For the sake of example, let's ignore everything but beneficial mutations and fatal ones. If we assume that one in a million mutations is beneficial, then 999,999 are fatal. So if it happened to one person then they'd get a useful change to their DNA but they'd be very dead before they could use it. Fortunately, that's not how it goes.

It's more like this - you take a million people and they get a mutation each. In this (rather extreme) example, one gets a benefit and the rest die.

Or more accurately, a million body cells - one gets the mutation and the rest are killed. A million isn't many as long as they don't all die at once, in one place, and cause a necrotic spot. that wouldn't be pleasant. it does happen like that if you get a radiation burn though.

Let's say the mutation changes the eye colour gene from green to blue. The green-eyed person doesn't change the colour of their eyes because their irises are already built. The mutation is only in one body cell, too, and it might not be anywhere near an eye.

Ideally, it's in the cells that form eggs or sperm. That way, the mutation gets passed on to a child who then has blue eyes.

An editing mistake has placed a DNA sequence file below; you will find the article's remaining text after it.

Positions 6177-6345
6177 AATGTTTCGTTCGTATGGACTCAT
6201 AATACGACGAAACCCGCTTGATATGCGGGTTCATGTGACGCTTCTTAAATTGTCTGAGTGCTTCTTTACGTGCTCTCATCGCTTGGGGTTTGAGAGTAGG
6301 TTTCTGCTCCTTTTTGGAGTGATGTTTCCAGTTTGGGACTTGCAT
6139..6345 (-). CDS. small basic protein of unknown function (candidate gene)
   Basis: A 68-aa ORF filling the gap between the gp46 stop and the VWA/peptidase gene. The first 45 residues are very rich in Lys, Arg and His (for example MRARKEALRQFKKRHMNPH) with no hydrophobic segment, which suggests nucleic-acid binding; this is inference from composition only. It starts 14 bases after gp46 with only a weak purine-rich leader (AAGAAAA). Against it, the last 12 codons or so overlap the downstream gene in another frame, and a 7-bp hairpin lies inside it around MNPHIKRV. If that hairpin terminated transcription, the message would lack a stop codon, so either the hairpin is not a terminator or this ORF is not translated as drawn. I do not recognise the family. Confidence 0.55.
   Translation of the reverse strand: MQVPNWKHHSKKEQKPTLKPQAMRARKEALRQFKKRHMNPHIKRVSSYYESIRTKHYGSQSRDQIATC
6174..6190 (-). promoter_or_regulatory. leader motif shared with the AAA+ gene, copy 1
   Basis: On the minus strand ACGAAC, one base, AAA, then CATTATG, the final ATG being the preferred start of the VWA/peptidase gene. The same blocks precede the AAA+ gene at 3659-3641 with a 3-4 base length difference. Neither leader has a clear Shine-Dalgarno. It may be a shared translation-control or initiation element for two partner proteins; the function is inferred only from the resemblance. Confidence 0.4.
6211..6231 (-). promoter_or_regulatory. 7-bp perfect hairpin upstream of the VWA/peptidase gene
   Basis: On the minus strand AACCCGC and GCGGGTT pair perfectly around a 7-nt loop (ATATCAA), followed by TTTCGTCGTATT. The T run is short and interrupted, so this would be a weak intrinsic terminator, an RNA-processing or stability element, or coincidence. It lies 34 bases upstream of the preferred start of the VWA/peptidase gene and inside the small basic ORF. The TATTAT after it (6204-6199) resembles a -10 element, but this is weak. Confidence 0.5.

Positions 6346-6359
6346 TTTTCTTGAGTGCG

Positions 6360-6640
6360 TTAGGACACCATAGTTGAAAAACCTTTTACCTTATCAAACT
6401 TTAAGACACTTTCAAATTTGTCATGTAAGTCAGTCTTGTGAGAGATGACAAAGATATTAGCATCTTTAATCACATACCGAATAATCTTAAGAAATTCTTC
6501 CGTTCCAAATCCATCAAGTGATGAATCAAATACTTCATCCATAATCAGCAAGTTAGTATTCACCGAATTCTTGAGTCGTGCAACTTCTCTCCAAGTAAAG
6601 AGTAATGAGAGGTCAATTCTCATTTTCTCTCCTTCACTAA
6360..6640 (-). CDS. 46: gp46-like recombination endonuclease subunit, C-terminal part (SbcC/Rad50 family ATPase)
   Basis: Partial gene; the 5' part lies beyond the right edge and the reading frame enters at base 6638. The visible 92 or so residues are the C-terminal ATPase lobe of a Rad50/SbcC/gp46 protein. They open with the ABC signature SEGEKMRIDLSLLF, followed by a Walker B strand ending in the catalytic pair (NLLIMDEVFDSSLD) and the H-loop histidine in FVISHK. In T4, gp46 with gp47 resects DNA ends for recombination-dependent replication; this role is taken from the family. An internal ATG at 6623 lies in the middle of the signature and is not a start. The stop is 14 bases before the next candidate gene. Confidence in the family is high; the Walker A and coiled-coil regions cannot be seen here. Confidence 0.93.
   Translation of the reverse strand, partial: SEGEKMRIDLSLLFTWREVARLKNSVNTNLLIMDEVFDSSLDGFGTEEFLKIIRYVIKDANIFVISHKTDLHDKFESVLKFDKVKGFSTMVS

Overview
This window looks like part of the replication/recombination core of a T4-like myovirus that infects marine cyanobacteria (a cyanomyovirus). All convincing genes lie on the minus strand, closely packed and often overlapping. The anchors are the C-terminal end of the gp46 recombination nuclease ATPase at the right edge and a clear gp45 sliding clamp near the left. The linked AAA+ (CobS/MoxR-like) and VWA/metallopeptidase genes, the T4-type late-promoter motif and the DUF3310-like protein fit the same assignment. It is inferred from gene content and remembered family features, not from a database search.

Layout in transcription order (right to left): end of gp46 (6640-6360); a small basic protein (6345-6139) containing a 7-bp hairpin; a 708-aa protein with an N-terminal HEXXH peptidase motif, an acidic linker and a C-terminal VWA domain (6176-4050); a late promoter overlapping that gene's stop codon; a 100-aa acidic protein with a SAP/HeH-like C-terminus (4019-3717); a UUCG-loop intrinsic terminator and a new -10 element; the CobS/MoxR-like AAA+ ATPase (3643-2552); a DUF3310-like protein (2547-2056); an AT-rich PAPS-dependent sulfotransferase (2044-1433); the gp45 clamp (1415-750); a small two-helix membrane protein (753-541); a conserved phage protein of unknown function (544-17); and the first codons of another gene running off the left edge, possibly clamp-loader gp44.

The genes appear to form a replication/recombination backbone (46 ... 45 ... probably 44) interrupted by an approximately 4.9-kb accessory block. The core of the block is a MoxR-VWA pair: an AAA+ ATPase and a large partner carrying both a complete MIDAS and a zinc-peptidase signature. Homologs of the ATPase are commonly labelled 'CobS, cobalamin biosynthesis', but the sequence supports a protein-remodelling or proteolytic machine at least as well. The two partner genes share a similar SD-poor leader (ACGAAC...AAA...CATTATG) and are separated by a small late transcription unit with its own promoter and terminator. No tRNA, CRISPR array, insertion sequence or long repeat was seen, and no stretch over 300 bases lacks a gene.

See, the mutation can't change a body that's already been built. Only one cell has this mutation and if it's not in the reproductive organs, then it's a dead end. Mutations in completed bodies don't show unless they cause cancer.

For a mutation to work - for, say, all your body cells to be resistant to low water intake - that mutation must have been in place at conception. It has to have been in either the sperm or the egg. Then, the newly built body has the new characteristic throughout.

Again, most such mutations are bad (those caused by thalidomide are a prime example) but once in a while, there can be a useful one. A bigger brain, more efficient lungs, anything that allows that individual to prosper increases their chances of passing on the characteristic to their own children.

Useful mutations are rare - but even if we say there are no more than one in a billion, that would mean there are six on the planet right now.

The next step would be natural selection. If one of those mutations gives an advantage in a particular environment, then that individual will be more successful than the others and will pass that characteristic on. If it doesn't give an advantage in that environment it won't be noticed at all.

It works like this in animals but humans are a special case because we tend to treat anyone different as a freak. So, if anyone was born with gills, instead of making a massively successful career as a diver and spawning a population of amazing aquatic humans, they'd end up in a cage or a laboratory. Or a hospital, having those unsightly slits sewn up.

I doubt the human race will change form any time soon. We just won't let it happen.